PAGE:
Exploring spatio-temporal patterns in marine mammal community composition in the Weddell Sea, Antarctica

Ilse.van.Opzeeland [ at ] awi.de


Passive acoustic monitoring tools have the potential to provide insights into community structure as devices can autonomously collect data on the acoustic presence of species. Data can provide information on local species diversity, residency times and patterns in species co-occurrence. Here, we apply multiple biodiversity measures to explore how marine mammal community composition develops over time using information derived from multi-year passive acoustic data from 6 sites throughout the Atlantic sector of the Southern Ocean, the Weddell Sea. Overall species richness showed relatively little variation over time, showing that a substantial number of species remains in Antarctic waters throughout austral winter, but community composition showed almost complete seasonal overturn, recognizing that species replace each other throughout the year. For all 6 sites, community dissimilarity increased with increasing temporal distance reflecting temporal trends in community composition beyond seasonality. Species co-occurrence analyses showed that a number of species exhibited either consistently positive or negative relations, while at the recording site off the Western Antarctic Peninsula, some relations were inversed compared to the oceanic sites. Patterns in co-occurrence are suggestive of predator-prey relationships between species, inter-specific interference with respect to prey species as well as acoustic interference between co-occurring marine mammal species.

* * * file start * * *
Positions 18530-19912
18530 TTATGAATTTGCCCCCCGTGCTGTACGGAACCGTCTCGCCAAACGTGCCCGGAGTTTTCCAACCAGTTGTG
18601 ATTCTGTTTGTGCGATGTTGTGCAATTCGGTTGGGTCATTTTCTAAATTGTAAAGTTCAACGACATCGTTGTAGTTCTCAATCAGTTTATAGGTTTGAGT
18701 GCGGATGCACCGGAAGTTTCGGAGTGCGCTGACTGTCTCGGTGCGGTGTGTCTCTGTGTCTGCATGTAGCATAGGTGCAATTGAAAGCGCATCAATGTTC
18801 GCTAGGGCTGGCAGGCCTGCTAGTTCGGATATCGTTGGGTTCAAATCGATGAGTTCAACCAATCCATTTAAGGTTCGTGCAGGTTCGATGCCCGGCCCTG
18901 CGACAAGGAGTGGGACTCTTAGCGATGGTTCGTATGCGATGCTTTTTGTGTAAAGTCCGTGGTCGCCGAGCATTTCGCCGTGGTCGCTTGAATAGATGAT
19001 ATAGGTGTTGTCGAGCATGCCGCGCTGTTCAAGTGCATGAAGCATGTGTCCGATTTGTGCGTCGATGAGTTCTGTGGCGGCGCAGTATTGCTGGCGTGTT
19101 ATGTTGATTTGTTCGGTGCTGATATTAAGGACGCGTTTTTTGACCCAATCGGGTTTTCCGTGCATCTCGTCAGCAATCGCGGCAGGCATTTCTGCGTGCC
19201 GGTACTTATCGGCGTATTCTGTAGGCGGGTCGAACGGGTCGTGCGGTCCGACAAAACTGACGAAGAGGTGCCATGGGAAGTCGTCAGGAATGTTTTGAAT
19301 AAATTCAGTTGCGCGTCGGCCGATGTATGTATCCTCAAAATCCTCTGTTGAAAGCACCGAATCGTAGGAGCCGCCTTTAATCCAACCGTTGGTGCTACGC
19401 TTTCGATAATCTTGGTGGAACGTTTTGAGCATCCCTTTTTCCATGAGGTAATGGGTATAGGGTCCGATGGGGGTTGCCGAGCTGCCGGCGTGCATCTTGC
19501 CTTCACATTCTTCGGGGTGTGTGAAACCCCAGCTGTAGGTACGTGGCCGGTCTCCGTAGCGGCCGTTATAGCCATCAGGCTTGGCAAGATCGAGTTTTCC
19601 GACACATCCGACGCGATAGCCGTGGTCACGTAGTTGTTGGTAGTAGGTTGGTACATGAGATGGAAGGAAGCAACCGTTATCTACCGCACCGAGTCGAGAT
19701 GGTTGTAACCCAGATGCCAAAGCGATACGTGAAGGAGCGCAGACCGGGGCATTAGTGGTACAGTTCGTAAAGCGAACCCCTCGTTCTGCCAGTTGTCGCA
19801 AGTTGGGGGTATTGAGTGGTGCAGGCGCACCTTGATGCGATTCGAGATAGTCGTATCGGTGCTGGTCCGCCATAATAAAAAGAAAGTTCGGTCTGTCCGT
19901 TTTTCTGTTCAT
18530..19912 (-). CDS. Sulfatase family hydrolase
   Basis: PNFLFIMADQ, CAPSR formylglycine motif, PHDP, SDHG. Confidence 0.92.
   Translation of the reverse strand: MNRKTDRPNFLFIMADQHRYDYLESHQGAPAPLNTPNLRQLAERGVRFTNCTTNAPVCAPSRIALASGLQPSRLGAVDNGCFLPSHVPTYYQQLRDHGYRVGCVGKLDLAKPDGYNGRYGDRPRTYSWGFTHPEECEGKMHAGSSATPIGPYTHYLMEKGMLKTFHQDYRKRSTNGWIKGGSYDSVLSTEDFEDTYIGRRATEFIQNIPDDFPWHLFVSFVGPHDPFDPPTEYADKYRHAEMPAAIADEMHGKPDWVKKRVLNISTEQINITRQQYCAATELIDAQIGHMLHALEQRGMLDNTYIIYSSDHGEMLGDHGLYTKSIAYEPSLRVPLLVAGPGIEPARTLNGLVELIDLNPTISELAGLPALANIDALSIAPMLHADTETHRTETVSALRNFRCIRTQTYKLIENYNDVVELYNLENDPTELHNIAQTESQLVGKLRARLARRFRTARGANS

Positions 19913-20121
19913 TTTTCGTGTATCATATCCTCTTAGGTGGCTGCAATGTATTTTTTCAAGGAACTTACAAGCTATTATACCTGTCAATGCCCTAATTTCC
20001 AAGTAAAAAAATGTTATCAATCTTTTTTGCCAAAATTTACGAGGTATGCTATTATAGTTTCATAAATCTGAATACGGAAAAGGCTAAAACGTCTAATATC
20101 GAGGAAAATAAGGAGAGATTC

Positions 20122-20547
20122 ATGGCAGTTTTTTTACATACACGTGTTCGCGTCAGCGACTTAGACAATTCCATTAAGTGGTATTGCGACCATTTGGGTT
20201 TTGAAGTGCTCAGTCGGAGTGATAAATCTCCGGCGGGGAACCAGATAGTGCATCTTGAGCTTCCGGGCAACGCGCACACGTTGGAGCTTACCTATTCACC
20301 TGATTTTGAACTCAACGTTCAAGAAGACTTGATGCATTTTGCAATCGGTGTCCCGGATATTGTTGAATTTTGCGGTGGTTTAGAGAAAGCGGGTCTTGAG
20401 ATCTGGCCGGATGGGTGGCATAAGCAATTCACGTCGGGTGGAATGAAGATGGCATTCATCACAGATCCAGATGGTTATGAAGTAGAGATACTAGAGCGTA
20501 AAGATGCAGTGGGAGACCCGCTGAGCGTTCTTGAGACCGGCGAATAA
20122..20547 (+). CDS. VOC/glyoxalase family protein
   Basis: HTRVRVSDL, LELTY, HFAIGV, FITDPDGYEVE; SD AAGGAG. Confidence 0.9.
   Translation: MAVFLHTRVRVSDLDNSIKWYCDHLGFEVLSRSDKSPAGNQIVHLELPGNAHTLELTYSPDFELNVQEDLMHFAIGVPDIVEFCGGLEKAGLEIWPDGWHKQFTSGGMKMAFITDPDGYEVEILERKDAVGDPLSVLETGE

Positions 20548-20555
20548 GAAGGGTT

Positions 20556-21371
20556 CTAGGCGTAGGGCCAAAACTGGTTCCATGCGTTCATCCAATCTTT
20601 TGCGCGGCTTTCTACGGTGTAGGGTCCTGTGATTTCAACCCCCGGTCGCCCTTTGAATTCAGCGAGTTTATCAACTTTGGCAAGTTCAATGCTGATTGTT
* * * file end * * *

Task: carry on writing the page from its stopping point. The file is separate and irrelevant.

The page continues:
Item Type
Conference (Poster)
Primary Division
Primary Topic
Publication Status
Event Details
POLAR 2018, 19 Jun 2018 - 23 Jun 2018, Davos, Switzerland.
Eprint ID
Cite as
van Opzeeland, I. and Hillebrand, H. (2018): Exploring spatio-temporal patterns in marine mammal community composition in the Weddell Sea, Antarctica , POLAR 2018, Davos, Switzerland, 19 June 2018 - 23 June 2018 .

Add to AnyAdd to TwitterAdd to FacebookAdd to LinkedinAdd to PinterestAdd to Email

Geographical region

Research Platforms


Edit Item Edit Item